What do you do with over-ripe fruits?
It has been well documented that Americans waste a lot of food. I am certainly guilty of that. With my renewed consciousness of wasting less, I look for constructive, nutritious and delicious ways to use scraps, trims and over-ripe foods.
Also, June is the month when strawberries naturally ripen. They will be at their sweetest. Be sure to ask the Produce Manager at your local supermarket for their over-ripe strawberries. The price will be deeply marked down.
So, what do I do with strawberries that will surely spoil if not eaten? I make jam. What do I do with the liquor that results from stewing strawberries? I make syrup.
2 Cups Over-ripe Strawberries.
1 Cup Sugar
1 Cup Water
I start out with the over-ripe fruit, in this case, strawberries. I hull the strawberries, cut in half and place in stock pot.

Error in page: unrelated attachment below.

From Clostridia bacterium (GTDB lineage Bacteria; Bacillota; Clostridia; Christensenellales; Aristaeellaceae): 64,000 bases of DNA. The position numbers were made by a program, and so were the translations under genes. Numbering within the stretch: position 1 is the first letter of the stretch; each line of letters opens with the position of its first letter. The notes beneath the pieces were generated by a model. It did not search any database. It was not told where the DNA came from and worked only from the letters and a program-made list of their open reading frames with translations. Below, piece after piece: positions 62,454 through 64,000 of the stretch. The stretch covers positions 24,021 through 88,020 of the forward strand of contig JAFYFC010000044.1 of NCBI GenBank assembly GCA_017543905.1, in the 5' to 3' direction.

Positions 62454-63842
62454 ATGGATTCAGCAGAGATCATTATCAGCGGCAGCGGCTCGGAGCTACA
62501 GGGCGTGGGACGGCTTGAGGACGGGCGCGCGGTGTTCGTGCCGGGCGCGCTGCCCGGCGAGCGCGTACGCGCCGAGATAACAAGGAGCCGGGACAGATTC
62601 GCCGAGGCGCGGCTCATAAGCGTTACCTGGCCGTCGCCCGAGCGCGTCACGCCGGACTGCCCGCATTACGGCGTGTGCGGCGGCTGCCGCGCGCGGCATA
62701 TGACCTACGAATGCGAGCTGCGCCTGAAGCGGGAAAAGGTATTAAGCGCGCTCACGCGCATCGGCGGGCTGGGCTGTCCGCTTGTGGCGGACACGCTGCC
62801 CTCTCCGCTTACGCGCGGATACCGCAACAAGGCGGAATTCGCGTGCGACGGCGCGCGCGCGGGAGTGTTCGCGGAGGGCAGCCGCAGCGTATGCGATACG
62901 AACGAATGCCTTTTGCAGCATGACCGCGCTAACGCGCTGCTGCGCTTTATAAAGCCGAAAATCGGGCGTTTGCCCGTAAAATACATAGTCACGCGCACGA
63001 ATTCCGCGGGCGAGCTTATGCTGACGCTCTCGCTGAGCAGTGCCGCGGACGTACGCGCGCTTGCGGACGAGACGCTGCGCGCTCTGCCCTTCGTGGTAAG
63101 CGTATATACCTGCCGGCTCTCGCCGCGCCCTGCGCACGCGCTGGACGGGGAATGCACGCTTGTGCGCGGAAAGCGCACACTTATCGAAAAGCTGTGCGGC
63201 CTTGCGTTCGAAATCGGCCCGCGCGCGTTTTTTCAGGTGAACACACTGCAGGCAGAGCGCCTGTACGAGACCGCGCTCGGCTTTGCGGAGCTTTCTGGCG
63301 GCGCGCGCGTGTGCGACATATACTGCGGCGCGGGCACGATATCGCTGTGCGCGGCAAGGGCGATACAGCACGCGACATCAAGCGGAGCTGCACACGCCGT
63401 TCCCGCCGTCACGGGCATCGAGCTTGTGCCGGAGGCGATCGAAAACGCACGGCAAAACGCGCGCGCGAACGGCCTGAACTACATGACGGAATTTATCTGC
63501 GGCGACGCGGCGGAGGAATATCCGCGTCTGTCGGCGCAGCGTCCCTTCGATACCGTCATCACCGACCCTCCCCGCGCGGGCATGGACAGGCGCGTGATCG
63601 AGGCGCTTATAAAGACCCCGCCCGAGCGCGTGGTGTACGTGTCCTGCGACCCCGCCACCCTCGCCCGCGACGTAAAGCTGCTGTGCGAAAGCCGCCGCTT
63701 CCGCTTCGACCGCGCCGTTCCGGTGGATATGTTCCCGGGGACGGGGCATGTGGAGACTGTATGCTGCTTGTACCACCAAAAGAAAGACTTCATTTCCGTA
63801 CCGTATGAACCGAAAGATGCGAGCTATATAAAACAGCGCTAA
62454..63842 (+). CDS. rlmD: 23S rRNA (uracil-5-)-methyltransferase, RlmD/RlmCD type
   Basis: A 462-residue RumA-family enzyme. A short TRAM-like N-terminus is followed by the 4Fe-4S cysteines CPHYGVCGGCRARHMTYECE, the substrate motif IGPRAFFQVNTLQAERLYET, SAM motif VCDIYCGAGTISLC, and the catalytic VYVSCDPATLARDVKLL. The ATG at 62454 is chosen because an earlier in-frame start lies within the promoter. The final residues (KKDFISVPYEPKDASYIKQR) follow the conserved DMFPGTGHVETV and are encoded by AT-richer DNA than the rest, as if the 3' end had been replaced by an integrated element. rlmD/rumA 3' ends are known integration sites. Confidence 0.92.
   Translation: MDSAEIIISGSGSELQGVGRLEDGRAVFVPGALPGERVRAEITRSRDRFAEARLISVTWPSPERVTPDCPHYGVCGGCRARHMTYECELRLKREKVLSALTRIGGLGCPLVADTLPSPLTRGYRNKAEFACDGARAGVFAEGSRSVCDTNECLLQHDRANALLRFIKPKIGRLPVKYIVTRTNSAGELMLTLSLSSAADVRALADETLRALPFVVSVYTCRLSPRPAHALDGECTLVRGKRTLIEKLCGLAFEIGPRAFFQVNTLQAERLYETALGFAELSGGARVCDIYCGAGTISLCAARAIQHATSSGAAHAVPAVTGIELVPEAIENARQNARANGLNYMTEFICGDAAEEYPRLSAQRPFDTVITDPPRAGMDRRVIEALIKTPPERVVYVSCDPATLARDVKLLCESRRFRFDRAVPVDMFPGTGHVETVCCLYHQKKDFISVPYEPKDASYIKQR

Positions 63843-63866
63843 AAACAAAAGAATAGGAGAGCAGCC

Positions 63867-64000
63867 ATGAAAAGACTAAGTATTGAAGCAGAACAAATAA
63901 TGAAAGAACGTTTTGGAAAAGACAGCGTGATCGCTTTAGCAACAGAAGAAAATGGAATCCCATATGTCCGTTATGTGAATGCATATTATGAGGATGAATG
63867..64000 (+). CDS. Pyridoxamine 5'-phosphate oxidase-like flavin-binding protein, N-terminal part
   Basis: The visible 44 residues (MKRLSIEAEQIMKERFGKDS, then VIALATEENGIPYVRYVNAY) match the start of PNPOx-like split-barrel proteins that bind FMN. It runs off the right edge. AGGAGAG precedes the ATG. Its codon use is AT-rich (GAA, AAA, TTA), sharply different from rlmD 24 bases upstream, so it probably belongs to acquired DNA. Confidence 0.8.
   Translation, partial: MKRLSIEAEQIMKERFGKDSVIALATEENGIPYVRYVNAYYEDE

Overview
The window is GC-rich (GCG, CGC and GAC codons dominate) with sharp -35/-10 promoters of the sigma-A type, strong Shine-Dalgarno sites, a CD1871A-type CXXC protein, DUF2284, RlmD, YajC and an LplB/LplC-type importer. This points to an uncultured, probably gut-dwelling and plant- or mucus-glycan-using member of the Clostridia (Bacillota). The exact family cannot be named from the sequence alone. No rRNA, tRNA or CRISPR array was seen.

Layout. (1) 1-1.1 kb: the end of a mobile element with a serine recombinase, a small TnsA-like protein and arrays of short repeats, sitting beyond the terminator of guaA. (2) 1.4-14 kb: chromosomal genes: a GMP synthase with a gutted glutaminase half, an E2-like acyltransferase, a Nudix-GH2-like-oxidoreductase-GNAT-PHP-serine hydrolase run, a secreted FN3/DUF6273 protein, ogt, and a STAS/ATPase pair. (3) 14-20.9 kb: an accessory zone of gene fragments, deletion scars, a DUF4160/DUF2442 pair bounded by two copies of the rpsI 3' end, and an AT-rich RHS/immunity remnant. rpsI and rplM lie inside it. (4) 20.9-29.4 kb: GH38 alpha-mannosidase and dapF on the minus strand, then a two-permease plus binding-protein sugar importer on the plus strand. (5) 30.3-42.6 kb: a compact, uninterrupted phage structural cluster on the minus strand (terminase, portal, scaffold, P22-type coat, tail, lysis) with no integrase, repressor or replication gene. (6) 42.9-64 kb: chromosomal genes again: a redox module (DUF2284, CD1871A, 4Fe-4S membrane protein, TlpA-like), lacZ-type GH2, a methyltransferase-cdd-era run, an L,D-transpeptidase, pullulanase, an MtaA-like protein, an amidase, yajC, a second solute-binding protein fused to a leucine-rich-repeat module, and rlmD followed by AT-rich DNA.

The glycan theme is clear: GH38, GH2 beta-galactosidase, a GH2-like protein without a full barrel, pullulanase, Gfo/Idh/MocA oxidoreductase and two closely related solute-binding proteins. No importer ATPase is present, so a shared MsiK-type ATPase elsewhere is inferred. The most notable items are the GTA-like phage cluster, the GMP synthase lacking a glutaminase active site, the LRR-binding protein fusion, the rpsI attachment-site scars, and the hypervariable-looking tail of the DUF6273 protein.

Add the sugar and water to pot.
Turn flame to high until mixture comes to a boil, then lower flame to a simmer. Cook approximately 30 minutes, or until you can easily mash berries with a potato masher. Mash until the mixture has pulp, or use a hand blender if you want more of a smooth texture.
Taste to make sure the jam is sweet enough. Remember, over-ripe fruit will sweeten naturally. You shouldn’t need more than a cup of sugar, but that’s up to your taste buds.
You may have noticed that I add no other spices. The delicious taste of the strawberries speak for themselves. Spices will mask the natural flavor of the berries.
While mixture is still hot, pull into a sterilized boiling hot mason jar, as if canning. (Please refer to my post on canning fruit.) Place the hot lid on jar. After about an hour of placing the lid on the jars, you will hear popping sounds coming from the jars. This is expected. After the jar “pops,” you will notice that the lid is now concave, meaning all of the air has been eliminated and the vacuum-pack seal is now in place. When you open the jar, you will notice the resistance of the tight seal…you will hear a similar pop when you lift the lid. The jar must be refrigerated after it is opened. Because of the lack of preservatives, the jam will not have the shelf life of the store-bought alternatives.